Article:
Portland and Multnomah County have 20 days to file reply
comments.

Meanwhile, Portland City Councilman Erik Sten was "not
surprised" by AT&T decision to sue, noting that the last-minute negotiations with
Wyden collapsed when "AT&T wanted us to compromise, but it offered no compromise
of its own."

Sten added, "We're not going to approve the
transfer prior to open access unless we're overruled by a higher authority."

And there's the rub.

Sten said the city might have altered its position if the
Federal Communications Commission were close to issuing a decision on the issue. But with
an FCC edict possibly years away, approving a transfer to AT&T would simply give the
company a head start on locking up the market, he added.

On behalf of Portland, David Olson, staff director of the
Mount Hood Cable Regulatory Commission, presented his region's view on municipal
authority over ISP access to a meeting of his Los Angeles peers Jan. 15, four days before
the lawsuit was filed.

"This is a unique moment in national
telecommunications policy ... locals can have an impact on national telecommunications
policy. This is a gray area, and there is a void in leadership on this issue by the
FCC," Olson said, jokingly adding that he hoped Portland wouldn't get sued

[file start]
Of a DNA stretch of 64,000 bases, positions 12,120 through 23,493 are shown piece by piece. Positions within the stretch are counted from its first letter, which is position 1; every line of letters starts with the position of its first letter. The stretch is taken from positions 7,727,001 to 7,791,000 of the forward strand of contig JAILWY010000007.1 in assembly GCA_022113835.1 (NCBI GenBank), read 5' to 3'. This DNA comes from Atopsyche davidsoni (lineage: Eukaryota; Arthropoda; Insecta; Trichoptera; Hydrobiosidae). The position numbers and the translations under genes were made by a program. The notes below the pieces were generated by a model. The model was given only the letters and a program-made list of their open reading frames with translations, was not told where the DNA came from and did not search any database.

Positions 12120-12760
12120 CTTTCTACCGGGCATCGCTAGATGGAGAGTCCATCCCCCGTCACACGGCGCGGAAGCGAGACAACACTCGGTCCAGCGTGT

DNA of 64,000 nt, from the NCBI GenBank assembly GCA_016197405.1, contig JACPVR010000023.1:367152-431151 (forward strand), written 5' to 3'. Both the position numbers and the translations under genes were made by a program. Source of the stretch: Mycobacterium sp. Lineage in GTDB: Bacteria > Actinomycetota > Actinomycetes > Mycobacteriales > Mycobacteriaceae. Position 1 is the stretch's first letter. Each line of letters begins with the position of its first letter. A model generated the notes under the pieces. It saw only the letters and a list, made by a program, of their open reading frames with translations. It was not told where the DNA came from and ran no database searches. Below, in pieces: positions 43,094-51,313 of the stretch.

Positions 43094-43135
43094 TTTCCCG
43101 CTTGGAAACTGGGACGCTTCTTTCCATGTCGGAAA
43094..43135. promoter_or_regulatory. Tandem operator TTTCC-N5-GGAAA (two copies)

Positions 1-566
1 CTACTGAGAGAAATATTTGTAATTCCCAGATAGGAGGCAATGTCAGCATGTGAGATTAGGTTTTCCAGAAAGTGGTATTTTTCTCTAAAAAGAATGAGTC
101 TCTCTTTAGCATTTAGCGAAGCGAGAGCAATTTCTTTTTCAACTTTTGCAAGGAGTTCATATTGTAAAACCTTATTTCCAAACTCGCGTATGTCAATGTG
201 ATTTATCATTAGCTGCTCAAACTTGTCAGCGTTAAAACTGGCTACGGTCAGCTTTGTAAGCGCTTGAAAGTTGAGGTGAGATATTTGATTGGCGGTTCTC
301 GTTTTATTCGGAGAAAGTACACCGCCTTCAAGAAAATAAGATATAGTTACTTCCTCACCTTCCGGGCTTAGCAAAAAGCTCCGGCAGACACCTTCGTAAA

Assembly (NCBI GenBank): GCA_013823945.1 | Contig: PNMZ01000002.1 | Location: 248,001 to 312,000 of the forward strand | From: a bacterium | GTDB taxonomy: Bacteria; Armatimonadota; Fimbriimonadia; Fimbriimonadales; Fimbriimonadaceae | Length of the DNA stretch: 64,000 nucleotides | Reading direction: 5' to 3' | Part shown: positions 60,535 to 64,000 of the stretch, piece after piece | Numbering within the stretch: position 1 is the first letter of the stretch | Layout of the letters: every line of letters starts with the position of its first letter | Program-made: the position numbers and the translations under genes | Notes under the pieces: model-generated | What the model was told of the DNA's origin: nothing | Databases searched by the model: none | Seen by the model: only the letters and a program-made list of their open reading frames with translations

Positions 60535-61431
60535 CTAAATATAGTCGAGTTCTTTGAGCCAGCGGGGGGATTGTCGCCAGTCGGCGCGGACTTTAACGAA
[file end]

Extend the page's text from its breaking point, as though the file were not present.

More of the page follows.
alone.

So far, Portland, Multnomah County and King County, Wash.,
have been the only local governments to officially declare their intentions on the ISP
issue. The issue in Los Angeles still must go to a City Council committee and to the full
council, both of which may make changes.

Other cities have seemingly been content to use the matter
as a bargaining chip in negotiations with AT&T.

The ISP issue has been the subject of scrutiny by attorneys
in other jurisdictions, but the lawyers differed on whether the lawsuit will chill the
debate.

"If public policy was based on every time a cable
company threatened a lawsuit, there would be no public policy," said Bill Marticorena
of Ruttan & Tucker.

Each municipality has to weigh the consequences separately,
he added. Opening the platform could lead to the loss of a share of franchise fees if the
operator is treated like a common carrier. Also, a provider could decline to provide the
disputed service.

Only a few attorneys questioned whether Portland was on
solid legal ground by attacking the issue during a transfer, rather than during a
refranchising proposal. But all found citations in the Telecommunications Act of 1996 that
they said give cities authority on the issue.

Cities do want to encourage development and competition,
but they have a trusteeship to consider, attorneys said.

"Wall Street bankers notoriously overlook the rights
of municipalities to control the rights-of-way. That was affirmed in the '96 act.
Just think what would happen if the streets were continuously cut up by a host of Internet
companies, placing and repairing their backbones in the street," said Fred Polner of
Rothman, Gordon.

But Sten said it's "a little misleading" for
other jurisdictions to authorize a transfer under the guise of revisiting the matter at a
later date.

"I'm not sure that you'll get a chance to
revisit it if AT&T gets its system up without open access," he said. "There
has to be competition from Day One."

September